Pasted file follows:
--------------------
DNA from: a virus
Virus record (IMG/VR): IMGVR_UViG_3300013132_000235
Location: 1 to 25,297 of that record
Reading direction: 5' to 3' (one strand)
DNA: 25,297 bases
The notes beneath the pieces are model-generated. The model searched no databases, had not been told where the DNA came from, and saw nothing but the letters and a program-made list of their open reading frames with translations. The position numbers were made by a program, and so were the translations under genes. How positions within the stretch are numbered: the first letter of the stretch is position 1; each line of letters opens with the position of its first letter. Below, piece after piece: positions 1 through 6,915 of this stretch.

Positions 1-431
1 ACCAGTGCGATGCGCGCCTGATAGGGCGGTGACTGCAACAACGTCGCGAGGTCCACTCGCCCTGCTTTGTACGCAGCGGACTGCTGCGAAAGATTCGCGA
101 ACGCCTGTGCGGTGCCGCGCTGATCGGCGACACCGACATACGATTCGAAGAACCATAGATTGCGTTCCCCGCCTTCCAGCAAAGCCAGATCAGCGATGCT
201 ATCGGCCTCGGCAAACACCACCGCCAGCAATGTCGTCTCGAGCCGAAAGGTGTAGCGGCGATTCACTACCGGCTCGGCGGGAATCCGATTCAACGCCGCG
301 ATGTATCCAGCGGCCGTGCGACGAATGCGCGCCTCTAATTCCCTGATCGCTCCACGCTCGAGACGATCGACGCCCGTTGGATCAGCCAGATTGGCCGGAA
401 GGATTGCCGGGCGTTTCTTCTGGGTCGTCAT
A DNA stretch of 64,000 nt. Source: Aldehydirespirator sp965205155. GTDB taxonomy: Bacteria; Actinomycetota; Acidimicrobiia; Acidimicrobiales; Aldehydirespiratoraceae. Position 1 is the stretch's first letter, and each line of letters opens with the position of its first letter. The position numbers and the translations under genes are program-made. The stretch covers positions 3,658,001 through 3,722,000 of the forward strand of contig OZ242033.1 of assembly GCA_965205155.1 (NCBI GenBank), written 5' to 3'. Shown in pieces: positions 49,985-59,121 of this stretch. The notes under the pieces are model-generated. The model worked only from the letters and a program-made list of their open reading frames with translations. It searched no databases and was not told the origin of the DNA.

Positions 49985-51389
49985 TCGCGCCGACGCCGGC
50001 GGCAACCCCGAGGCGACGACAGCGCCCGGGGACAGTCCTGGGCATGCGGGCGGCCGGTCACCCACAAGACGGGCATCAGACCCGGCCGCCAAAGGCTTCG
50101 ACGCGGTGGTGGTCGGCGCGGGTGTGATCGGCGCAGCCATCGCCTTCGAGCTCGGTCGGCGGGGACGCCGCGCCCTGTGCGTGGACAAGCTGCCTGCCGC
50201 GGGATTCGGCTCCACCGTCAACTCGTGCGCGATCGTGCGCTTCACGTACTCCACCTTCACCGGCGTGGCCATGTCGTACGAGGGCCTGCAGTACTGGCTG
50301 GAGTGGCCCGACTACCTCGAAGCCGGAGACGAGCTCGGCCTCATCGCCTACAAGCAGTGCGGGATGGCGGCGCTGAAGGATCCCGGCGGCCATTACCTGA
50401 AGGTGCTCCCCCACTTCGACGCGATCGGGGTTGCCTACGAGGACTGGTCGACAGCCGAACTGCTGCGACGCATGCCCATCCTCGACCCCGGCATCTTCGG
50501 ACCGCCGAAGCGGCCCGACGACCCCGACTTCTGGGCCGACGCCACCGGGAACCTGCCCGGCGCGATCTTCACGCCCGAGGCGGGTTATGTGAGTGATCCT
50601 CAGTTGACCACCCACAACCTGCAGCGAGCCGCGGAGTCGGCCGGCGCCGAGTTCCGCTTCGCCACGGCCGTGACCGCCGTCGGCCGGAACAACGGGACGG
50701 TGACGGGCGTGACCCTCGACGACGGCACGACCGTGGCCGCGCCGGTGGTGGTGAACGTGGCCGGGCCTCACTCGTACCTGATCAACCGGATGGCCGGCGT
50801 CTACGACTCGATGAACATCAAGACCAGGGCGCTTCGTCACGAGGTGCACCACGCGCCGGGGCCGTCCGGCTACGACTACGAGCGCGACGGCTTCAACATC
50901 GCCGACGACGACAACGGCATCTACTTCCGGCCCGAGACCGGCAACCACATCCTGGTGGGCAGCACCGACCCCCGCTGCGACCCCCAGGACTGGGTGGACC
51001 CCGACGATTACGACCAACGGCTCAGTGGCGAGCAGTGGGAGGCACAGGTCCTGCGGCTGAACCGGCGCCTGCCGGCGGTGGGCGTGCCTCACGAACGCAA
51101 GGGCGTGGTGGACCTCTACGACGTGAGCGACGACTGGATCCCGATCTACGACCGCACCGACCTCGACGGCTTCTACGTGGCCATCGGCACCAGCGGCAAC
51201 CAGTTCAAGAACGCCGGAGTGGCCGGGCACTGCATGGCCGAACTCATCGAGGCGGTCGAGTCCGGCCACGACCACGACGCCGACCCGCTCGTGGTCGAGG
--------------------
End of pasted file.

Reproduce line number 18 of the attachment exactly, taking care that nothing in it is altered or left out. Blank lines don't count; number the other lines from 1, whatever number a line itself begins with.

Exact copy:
50201 GGGATTCGGCTCCACCGTCAACTCGTGCGCGATCGTGCGCTTCACGTACTCCACCTTCACCGGCGTGGCCATGTCGTACGAGGGCCTGCAGTACTGGCTG